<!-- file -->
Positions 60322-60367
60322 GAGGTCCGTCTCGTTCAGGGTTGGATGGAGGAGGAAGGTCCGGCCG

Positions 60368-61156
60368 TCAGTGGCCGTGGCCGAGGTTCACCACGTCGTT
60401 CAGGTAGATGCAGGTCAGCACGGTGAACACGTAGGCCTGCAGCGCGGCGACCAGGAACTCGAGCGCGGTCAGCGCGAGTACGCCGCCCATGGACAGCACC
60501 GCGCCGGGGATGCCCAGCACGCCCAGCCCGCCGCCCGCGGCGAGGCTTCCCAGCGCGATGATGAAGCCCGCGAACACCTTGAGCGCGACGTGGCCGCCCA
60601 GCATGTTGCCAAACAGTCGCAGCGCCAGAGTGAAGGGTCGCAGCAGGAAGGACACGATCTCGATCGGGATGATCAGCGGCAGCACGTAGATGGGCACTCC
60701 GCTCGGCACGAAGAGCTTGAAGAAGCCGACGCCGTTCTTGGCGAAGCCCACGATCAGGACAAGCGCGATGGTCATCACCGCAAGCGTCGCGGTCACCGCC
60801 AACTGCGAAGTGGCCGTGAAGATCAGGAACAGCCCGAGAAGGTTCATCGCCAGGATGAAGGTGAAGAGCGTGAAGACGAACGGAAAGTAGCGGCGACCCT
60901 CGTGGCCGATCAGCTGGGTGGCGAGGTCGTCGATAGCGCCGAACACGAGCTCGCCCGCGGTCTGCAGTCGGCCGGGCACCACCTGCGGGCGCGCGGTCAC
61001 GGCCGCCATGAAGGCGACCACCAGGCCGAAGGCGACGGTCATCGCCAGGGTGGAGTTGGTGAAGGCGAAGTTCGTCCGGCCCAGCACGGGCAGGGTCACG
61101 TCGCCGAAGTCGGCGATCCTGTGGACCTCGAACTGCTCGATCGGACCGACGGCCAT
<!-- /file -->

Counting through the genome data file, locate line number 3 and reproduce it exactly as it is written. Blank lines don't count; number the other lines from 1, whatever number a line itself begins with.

Positions 60368-61156